War of the Rebellion: Serial 056 Page 0364 KY. SW., VA.,Tennessee, MISS.,, N.ALA., AND N.GA Chapter XLIII.

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would take advantage of it; but in the mean time I want the line of the Hiwassee held. See that Charleston is gained and the bridge held.

Provisions will be sent us to Cotton Port. Send me word promptly of any news that calls for action on my part. You know what I am about here.

You can use the cavalry I send you, but send me back word promptly of the situation of things along the Hiwassee, and any news from Chattanooga.

Yours, &c.

W. T. SHERMAN,

Major-General.

HEADQUARTERS ARMY OF THE TENNESSEE,

Tellico, December 9, 1863.

General HOWARD,

Athens:

Yours is received. I have ordered General Ewing's division to move on Athens and will also direct Jeff. Davis the same. Secure as quick as possible the Charleston bridge. I don't believe the extent of the report you send, but I know Hooker was only ordered to stay at Ringgold four days and then return to Chattanooga. It may be that the enemy will feel up this way, and we must secure the line of the Hiwassee at once.

If you near of Jeff. Davis, who is marching from Madisonville to Columbus, you may order him to join you at Athens. We will concentrate there, and you may dispose accordingly. Please send a messenger to Davis, especially if the facts developed to-day indicate that the enemy is coming up the valley. If so Grant will be on his heels sure.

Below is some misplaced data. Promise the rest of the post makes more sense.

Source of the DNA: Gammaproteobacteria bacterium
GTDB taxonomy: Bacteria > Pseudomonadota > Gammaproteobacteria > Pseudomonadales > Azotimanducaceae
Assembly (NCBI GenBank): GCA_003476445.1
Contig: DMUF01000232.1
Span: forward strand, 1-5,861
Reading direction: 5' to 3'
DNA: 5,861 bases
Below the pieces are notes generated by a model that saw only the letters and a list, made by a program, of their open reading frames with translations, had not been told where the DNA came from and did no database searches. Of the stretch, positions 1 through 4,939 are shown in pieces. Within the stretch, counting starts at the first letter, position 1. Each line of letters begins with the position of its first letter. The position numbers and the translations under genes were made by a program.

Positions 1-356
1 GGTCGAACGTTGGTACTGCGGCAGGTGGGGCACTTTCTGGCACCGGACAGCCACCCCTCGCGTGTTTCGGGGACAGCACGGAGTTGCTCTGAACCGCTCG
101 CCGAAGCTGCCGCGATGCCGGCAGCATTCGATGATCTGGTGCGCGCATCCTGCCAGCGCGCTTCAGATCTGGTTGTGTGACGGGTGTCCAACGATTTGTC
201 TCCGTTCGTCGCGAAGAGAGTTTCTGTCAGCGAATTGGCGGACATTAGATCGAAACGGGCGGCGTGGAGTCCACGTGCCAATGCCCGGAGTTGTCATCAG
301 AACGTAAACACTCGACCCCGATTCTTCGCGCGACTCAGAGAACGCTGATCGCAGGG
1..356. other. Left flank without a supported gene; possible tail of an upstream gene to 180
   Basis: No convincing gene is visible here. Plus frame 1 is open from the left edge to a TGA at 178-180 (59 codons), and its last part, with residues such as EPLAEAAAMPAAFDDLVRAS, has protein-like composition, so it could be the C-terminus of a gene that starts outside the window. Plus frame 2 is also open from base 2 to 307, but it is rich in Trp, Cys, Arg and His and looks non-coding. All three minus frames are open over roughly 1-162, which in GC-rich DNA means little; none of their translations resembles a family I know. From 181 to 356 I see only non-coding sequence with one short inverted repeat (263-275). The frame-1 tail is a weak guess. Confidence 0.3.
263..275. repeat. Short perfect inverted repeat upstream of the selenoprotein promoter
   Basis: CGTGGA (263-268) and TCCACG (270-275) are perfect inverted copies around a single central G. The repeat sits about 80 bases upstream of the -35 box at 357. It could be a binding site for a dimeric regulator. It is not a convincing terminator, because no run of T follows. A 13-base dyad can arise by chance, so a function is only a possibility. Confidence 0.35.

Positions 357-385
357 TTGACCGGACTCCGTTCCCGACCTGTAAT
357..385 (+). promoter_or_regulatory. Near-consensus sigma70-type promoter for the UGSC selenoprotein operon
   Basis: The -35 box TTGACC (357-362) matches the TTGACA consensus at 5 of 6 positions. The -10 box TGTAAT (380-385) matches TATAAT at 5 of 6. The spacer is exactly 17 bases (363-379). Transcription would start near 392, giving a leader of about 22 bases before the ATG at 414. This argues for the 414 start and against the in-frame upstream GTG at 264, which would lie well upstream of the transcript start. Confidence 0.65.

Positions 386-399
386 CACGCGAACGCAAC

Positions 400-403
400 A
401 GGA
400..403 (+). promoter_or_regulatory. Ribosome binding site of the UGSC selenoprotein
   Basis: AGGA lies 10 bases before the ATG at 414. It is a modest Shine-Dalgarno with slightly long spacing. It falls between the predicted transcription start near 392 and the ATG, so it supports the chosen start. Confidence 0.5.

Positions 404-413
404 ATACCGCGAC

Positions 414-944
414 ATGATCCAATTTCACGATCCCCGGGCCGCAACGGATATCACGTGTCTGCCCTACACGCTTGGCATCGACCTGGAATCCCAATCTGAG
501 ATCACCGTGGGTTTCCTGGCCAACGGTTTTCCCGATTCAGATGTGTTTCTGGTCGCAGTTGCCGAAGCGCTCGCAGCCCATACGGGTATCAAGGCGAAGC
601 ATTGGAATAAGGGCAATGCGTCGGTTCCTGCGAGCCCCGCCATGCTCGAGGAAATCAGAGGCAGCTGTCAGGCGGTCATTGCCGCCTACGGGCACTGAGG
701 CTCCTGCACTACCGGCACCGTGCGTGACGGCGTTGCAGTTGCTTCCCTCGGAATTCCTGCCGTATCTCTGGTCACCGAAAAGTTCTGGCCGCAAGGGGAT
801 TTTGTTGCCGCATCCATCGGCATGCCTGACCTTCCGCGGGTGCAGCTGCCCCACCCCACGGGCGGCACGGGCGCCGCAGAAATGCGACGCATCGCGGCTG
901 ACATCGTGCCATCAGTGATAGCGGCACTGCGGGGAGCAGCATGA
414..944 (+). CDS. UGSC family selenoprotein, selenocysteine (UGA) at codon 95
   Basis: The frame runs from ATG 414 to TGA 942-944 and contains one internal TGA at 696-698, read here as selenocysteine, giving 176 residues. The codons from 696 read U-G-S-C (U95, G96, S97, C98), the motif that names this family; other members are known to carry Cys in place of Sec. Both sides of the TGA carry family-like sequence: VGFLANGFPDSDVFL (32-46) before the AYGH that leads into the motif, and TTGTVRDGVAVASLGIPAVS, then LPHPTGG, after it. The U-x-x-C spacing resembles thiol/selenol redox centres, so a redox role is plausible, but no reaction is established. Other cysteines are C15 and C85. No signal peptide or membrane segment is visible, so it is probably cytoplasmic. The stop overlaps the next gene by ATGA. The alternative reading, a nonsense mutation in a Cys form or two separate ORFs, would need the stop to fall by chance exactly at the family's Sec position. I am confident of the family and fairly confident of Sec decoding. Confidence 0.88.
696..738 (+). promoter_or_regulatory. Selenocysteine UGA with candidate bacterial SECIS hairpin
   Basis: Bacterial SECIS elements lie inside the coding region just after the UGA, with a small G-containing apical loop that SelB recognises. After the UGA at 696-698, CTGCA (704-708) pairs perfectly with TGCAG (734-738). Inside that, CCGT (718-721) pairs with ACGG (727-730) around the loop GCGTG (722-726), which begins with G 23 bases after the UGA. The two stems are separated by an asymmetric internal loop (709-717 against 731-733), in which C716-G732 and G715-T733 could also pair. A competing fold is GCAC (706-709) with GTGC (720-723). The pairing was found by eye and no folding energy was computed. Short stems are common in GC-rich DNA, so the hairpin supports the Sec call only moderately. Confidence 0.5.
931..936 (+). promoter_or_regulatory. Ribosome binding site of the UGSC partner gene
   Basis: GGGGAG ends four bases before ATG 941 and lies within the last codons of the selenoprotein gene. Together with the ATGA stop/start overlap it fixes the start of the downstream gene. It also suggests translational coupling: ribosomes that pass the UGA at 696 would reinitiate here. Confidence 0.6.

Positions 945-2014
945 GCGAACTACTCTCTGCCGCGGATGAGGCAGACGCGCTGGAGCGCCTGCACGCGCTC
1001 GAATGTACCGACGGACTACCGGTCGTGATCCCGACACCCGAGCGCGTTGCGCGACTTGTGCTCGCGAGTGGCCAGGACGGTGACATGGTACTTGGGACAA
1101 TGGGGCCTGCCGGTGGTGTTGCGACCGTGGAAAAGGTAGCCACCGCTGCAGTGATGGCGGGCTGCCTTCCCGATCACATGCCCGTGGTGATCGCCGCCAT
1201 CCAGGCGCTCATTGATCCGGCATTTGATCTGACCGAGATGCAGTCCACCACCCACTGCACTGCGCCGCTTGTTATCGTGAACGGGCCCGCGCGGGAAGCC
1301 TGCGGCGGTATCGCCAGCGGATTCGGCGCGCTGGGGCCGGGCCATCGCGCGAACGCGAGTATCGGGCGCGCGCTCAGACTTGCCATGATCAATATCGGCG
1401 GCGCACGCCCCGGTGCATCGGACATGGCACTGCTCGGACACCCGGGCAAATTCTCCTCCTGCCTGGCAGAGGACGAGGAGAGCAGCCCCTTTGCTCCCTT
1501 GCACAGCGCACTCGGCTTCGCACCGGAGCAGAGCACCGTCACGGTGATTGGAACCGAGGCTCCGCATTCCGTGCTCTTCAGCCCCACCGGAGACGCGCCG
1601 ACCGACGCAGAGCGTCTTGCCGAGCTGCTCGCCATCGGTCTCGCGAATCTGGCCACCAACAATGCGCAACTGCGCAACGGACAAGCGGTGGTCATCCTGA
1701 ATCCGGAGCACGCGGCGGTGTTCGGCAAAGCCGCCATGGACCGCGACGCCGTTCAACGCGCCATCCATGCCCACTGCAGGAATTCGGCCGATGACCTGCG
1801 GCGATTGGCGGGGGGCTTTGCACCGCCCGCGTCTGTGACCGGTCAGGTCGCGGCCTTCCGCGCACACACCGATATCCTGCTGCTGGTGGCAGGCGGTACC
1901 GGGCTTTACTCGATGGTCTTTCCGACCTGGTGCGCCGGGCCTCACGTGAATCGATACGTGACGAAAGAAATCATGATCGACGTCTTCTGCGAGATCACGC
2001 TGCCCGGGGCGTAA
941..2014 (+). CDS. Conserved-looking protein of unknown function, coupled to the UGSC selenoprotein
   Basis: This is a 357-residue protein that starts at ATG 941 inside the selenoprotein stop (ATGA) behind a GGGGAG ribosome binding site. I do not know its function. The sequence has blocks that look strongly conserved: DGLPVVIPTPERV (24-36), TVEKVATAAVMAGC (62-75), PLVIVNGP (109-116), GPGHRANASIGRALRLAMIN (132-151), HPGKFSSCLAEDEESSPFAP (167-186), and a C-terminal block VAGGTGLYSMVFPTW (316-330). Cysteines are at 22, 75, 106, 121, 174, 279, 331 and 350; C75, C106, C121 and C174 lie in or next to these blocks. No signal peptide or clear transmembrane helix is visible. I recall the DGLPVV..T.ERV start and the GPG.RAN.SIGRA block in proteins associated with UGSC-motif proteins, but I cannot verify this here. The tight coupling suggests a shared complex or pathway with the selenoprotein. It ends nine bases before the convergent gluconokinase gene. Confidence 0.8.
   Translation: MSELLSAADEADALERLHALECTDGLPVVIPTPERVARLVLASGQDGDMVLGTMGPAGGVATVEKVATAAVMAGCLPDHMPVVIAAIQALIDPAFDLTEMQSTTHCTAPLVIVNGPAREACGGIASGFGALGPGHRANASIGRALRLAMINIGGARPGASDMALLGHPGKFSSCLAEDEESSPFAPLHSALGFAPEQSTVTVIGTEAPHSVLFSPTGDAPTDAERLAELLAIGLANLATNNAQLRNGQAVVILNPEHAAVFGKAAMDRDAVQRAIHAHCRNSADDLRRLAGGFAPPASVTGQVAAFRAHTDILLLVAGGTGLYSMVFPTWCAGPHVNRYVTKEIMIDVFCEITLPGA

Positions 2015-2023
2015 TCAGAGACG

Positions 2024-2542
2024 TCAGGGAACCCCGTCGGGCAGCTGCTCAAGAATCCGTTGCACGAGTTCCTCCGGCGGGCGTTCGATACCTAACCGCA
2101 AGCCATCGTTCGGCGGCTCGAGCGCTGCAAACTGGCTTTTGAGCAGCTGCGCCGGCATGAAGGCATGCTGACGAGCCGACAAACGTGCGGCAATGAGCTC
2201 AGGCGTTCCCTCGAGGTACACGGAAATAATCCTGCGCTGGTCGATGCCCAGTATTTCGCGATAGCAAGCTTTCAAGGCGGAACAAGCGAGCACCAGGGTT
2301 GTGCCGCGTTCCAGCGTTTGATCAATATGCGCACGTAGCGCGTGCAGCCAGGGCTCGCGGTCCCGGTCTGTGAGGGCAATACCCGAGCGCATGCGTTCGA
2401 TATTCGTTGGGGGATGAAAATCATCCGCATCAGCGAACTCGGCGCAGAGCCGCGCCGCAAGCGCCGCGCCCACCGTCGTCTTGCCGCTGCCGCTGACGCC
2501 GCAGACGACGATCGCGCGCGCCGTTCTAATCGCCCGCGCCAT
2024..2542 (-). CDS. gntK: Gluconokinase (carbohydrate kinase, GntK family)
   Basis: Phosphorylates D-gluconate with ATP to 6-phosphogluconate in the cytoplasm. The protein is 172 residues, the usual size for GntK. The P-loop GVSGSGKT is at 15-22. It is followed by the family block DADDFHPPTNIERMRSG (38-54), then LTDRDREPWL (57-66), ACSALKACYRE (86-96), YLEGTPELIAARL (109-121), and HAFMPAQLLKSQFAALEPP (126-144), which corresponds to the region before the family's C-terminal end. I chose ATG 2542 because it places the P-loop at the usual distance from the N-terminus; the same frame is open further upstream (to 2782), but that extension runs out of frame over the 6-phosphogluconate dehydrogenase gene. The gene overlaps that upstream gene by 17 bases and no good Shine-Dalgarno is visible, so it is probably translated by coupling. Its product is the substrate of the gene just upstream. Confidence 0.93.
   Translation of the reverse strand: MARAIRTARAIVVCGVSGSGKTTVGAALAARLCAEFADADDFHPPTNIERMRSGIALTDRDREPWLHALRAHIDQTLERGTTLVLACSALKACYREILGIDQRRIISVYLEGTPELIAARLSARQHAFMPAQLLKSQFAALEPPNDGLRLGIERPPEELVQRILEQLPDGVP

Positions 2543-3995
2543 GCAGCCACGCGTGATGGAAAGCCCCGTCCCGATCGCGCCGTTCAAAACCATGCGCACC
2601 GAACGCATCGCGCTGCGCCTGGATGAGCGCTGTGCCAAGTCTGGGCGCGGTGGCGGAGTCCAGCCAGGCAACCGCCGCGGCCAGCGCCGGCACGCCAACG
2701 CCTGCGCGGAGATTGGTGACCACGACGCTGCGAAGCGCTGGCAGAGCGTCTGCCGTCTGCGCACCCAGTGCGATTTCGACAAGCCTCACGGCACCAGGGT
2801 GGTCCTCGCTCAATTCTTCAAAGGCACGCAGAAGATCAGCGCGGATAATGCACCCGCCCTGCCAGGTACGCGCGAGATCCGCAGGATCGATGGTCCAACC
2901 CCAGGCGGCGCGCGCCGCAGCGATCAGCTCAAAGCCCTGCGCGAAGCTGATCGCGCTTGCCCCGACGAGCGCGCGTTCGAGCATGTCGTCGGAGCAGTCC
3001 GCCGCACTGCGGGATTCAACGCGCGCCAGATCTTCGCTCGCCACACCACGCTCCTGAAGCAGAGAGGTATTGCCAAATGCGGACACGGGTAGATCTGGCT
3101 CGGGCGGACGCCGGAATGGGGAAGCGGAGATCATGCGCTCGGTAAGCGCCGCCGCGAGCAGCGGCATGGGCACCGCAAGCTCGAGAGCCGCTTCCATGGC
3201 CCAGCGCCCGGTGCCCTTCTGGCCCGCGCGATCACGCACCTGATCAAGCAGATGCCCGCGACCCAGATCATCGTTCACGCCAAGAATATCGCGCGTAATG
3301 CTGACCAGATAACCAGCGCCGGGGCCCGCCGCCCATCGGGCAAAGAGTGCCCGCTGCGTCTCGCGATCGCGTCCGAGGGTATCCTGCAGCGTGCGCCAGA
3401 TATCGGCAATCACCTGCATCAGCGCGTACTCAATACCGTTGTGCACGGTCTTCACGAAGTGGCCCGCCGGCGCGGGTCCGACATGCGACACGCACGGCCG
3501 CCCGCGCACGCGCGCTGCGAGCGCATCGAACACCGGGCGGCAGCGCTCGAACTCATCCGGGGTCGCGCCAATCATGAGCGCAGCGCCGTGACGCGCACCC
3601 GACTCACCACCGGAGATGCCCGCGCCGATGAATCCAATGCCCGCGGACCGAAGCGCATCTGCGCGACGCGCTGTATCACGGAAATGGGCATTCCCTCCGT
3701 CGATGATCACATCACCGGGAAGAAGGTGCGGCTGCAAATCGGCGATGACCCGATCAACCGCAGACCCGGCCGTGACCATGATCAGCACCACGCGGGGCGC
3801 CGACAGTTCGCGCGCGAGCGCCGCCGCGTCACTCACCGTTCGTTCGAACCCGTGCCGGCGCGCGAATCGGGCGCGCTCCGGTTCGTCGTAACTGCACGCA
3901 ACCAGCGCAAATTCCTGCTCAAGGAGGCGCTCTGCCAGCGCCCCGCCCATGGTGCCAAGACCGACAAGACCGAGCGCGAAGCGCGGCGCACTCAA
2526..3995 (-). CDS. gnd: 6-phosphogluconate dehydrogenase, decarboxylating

Yours,

W. T. SHERMAN,

Major-General.

HEADQUARTERS ELEVENTH CORPS,

Athens, December 9, 1863

Major-General SHERMAN,

Commanding Department of the Tennessee:

GENERAL: I have received your order regarding General Davis. All information goes to show that only cavalry has appeared on the line of the Hiwassee. An attempt was made to destroy the bridge at Charleston, but it can be repaired in one day. I have sent my prisoners to do it. I think you would not wish to bring Davis up here as things now look; nevertheless, your order is so explicit that I sent Davis a copy, with instructions to comply with it, but intimating that you might countermand the order before he had marched many miles. I have just heard from him at Columbus; that he has nearly completed a bridge at that place; that the cavalry of the enemy, not more than 1,500 strong, moved back toward Benton. Their object seems to have been to get forage and to ascertain what we might do to Longstreet.